The end is finally nigh for the summer's most tedious transfer saga after Lyon president Jean-Michel Aulas finally gave Michael Essien the green light to join Chelsea.
Although the champions will no doubt miss the powerhouse midfielder and current Ligue 1 player of the year, they had nothing to gain by keeping the patently unhappy Ghanaian.
The ongoing uncertainty caused a shaky start to the season, although the cracks have been papered over by the goalscoring feats of giant Norwegian John Carew.
Yes, that's the same John Carew whose wonky radar made him a laughing stock at Valencia, where he managed just 20 league goals in three seasons. When former Liverpool coach Gérard Houllier signed him from Besiktas, he seemed to have 'Emile Heskey' written all over him. But six goals in four games have made him an instant hero.
Houllier already possesses a ready-made replacement for Essien in French international Benoît Pedretti, while the club have kept hold of anchorman Mamadou Diarra and set piece genius Juninho Pernambucano. Plus they are set to receive a staggeringly large pile of cash.
A year after Marseille picked up a scarcely credible €36m for Didier Drogba, Lyon will scoop even more from Roman Abramovich's vast coffers in exchange for Essien.
While Chelsea's enormous wealth means clubs will always demand top dollar for players, chief executive Peter Kenyon's tendency to overpay massively means the situation can only get worse for them. Next summer, €100m for Bonaventure Kalou - you read it here first…
Kalou presently looks the best player in France after making an exceptional start to his career at Paris Saint-Germain. The twinkle-toed playmaker has taken immediately to life in the capital, where the intense pressure has suffocated bigger names than him.
The chance for a wider audience to see Kalou's magical skills would be reason enough for neutrals to celebrate the Ivory Coast's likely qualification for next summer's World Cup.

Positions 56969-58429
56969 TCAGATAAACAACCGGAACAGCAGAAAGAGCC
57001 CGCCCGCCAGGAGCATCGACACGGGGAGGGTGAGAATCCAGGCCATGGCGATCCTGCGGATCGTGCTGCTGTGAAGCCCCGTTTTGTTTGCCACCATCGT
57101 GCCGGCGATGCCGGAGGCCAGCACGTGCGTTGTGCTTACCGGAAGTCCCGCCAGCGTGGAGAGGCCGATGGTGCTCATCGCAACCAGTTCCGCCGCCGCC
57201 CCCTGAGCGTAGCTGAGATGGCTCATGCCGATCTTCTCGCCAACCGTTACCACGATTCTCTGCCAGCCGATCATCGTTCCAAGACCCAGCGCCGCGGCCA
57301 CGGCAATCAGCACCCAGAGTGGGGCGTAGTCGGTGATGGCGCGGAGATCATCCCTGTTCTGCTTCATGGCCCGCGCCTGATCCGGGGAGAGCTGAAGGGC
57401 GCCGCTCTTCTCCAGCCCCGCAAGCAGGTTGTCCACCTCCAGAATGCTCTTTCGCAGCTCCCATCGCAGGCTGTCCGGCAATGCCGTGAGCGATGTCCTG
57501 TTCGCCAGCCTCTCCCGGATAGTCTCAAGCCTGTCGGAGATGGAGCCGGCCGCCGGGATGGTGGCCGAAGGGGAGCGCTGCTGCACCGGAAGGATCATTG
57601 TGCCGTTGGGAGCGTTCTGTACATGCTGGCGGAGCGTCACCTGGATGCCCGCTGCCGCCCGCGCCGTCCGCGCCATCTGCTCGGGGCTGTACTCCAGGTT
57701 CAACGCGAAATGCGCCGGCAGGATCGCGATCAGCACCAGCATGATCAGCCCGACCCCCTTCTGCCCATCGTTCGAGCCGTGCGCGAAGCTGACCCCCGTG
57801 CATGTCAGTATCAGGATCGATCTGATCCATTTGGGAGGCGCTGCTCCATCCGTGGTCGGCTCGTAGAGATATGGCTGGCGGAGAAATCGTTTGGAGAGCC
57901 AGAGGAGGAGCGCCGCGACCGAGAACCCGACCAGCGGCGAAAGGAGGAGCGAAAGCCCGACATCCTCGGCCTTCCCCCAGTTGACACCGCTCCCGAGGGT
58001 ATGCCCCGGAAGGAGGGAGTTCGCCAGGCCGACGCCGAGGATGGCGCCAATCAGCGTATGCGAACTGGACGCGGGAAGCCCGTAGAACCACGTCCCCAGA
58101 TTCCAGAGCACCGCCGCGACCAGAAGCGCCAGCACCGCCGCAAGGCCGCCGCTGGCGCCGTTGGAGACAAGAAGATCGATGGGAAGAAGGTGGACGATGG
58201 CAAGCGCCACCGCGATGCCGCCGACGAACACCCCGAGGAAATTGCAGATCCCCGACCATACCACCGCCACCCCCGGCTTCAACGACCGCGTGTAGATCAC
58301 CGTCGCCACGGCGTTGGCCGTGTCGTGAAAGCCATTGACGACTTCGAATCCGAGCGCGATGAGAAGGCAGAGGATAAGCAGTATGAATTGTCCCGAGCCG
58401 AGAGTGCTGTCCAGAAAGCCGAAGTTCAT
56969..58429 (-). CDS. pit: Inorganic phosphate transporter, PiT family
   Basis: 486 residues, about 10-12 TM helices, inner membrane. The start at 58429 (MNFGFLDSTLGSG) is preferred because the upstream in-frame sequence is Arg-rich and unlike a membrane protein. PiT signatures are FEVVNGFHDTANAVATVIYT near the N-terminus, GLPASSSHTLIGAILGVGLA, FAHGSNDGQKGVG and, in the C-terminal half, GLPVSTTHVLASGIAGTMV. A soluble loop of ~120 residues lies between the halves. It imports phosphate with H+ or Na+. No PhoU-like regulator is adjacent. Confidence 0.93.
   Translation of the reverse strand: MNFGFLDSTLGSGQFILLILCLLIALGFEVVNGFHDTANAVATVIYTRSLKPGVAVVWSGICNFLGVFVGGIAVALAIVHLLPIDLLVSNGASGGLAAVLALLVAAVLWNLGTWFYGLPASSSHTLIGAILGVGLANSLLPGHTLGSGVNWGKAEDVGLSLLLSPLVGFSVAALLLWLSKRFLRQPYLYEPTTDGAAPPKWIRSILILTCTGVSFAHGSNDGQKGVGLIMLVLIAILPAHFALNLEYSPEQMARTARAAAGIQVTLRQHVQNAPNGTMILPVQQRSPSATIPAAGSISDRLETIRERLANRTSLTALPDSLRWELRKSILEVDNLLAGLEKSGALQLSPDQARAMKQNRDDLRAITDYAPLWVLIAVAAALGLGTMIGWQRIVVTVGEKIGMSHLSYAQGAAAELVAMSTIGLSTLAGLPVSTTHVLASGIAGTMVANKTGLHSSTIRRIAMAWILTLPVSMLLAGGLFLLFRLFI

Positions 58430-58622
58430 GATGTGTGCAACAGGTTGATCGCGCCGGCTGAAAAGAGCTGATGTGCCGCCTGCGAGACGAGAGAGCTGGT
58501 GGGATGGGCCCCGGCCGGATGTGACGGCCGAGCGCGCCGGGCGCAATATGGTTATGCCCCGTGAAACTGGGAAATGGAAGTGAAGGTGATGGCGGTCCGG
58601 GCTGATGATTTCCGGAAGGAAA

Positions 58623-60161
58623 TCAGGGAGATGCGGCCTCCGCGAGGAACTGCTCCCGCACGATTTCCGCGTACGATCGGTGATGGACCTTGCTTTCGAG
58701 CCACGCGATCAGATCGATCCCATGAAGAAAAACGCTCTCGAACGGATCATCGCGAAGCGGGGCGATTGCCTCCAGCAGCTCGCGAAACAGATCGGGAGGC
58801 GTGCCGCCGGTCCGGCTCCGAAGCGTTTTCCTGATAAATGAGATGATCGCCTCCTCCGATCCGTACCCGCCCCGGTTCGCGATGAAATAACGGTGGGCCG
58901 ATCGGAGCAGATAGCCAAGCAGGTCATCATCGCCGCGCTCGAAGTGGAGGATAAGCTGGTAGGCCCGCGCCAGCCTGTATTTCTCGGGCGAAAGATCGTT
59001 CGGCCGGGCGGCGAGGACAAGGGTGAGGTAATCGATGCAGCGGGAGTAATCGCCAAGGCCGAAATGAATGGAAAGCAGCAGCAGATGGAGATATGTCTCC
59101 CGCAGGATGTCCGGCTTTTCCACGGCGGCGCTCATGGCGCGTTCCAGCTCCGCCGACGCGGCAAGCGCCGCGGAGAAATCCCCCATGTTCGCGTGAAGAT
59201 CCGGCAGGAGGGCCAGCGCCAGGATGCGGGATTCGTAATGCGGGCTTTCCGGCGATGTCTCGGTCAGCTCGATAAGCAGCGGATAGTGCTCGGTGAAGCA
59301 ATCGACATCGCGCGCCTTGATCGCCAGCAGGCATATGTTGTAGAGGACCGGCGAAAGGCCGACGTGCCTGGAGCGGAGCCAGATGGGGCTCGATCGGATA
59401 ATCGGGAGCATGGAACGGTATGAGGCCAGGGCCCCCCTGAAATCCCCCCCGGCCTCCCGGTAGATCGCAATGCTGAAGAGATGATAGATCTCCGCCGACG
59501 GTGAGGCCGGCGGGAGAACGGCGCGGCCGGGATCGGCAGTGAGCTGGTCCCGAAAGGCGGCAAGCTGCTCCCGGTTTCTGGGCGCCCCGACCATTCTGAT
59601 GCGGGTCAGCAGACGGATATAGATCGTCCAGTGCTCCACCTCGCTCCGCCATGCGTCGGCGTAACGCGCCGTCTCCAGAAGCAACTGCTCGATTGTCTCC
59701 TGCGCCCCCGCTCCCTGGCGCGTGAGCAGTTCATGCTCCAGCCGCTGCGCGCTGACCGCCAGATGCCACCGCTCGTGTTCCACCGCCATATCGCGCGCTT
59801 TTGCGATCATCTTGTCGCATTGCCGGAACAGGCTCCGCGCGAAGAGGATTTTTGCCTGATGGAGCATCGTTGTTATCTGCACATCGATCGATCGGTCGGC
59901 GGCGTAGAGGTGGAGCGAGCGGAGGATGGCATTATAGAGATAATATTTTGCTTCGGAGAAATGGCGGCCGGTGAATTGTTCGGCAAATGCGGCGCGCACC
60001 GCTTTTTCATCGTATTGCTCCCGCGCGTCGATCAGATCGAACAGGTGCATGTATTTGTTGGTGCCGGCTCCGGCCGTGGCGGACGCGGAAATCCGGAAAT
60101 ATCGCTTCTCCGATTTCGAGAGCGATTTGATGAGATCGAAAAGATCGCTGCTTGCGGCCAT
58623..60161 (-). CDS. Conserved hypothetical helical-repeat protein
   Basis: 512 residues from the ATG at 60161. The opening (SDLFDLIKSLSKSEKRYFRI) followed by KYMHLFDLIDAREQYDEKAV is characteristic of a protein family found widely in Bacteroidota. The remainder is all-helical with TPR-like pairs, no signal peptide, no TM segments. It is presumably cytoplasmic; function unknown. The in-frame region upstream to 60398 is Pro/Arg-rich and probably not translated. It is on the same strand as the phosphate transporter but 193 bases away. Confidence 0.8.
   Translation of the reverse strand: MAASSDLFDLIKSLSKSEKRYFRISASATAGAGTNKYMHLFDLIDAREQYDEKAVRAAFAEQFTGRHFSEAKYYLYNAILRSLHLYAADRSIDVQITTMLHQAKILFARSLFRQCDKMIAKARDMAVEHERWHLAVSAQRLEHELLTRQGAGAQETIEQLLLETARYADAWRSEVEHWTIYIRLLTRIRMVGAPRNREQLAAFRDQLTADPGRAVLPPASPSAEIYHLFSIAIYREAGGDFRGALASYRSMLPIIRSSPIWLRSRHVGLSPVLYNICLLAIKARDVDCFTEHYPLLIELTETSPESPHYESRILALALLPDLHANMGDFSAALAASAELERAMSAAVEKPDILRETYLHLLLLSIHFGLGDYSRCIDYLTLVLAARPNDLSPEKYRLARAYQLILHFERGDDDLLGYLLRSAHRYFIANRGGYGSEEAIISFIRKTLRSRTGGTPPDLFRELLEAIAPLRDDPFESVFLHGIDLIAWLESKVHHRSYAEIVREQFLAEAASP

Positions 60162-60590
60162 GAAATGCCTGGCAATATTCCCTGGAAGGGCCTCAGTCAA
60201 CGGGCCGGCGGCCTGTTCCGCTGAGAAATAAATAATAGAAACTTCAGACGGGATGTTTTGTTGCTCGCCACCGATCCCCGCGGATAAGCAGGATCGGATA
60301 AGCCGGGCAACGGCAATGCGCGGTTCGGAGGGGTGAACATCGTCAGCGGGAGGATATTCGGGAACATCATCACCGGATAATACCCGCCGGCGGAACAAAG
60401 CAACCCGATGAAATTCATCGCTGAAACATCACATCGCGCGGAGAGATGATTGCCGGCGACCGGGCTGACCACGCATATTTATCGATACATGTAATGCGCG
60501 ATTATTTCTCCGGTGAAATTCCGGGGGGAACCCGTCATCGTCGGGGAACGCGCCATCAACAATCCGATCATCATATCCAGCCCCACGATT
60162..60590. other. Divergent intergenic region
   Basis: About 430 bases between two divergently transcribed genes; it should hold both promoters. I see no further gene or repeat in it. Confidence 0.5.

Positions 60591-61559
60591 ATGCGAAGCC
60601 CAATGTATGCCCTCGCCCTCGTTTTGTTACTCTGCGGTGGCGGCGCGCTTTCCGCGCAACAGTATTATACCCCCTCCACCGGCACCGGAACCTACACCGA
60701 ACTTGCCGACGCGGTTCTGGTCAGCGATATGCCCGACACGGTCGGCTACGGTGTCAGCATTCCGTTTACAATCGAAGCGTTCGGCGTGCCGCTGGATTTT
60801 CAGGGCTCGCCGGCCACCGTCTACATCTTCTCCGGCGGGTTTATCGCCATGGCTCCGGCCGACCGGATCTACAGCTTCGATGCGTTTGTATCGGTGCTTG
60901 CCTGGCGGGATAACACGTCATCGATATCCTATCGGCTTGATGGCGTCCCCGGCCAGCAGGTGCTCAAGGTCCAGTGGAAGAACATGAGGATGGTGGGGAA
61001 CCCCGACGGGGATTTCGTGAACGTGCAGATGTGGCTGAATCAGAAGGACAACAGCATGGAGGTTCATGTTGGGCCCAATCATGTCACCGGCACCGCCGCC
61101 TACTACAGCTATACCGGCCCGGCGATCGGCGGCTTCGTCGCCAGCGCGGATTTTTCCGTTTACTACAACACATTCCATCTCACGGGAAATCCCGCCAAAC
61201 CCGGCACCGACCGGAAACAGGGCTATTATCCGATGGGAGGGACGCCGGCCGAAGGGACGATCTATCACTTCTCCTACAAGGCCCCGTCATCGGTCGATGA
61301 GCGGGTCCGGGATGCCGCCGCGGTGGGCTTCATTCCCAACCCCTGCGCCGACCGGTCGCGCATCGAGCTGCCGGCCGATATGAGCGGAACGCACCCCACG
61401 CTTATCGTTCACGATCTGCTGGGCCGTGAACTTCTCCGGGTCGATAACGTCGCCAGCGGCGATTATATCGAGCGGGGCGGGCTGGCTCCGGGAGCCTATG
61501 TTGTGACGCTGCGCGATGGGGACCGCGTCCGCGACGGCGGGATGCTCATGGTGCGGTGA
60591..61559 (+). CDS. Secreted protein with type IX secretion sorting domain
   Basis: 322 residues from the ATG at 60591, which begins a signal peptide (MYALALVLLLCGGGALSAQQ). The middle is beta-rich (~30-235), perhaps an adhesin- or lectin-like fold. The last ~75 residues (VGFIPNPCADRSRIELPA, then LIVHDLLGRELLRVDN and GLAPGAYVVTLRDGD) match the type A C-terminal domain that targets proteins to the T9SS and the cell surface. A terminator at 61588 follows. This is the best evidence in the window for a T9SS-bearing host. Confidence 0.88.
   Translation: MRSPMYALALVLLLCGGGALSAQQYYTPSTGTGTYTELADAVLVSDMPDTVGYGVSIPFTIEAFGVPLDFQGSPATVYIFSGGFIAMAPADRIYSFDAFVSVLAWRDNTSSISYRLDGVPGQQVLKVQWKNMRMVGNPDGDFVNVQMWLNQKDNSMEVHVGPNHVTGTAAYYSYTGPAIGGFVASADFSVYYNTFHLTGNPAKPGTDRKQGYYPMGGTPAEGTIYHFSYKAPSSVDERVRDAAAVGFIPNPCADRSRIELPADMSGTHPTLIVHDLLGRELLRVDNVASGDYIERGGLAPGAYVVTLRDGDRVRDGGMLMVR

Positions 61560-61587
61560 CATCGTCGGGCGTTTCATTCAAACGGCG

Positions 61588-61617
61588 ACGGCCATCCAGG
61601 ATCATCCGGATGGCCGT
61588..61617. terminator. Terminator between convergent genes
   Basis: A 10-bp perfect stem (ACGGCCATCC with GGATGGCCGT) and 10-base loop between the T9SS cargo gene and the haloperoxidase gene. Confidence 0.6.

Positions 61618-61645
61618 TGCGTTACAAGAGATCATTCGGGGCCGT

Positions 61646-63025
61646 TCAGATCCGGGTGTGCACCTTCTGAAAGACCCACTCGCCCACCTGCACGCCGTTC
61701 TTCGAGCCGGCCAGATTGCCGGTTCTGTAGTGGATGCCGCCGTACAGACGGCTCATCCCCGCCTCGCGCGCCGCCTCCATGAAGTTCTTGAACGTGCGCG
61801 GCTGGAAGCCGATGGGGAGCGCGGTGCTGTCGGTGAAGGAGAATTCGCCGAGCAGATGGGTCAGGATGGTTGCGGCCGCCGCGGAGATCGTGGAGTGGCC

Kalou plays at the Stade de France on Wednesday evening but, for once, Parisian eyes will be elsewhere. Zinédine Zidane, Lilian Thuram and Claude Makelele make their international return against the Ivorians and have been charged with reviving France's own flagging World Cup chances.
It is safe to assume they did not come back in order to collect backside splinters, and all three will start against the Republic of Ireland in Dublin next month. A defeat would leave Les Bleus needing a miracle to reach Germany, although most Frenchmen claim they have already received one.
|“||God is back ”|
|— Henry on Zidane|
An anxious bunch at the best of times, French nerves have been frayed by a desperately anaemic campaign that sees them languishing fourth in their group, behind the Irish, Switzerland and even Israel.
Furthermore, France have not qualified for the World Cup for 20 years. They appeared in 1998 as hosts and in 2002 as holders, but suffered traumatic failures in 1990 and 1994. French failure is always traumatic, never simply disappointing or frustrating; the country has more neuroses than Woody Allen's entire back catalogue.
This is the climate in which Raymond Domenech has junked his modernisation of the squad and put his faith in a gang of fading greats with nearly 100 years between them. He even handed Zidane the captaincy, no doubt much to the annoyance of the now armband-less Patrick Vieira.
Makelele has the most to prove at international level. He owns just 38 caps and was a key part of neither the 1998 World Cup nor Euro 2000 triumphs, yet could be the most important of the three.
He will provide the usual impeccable shield for the back four, allowing Vieira to concentrate on creating attacks where recently he has looked vastly overworked alongside the inexperienced Rio Mavuba.
Thuram has appeared massively unenthusiastic after being called into the squad before he had made any announcement. He declared himself 'more than annoyed' with Domenech and spat: 'I'd be lying if I said I wanted to come back'.
Eventually he acquiesced with a grudging: 'A French player cannot refuse to play for France.'
Zidane, meanwhile, may already regret stepping back into the limelight, considering the fuss over the mysterious presence that appeared to him in the middle of the night and convinced him to return. No matter that said 'enigma' was actually his brother; the story hogged the headlines for days.
Ironically, he only opened up about his late-night tête-à-tête to silence rumours that pressure from sponsors had forced him to come back.
The quiet, thoughtful Zidane has better things to do than justify himself to the press, and such attention was surely a major factor behind his initial retirement last summer.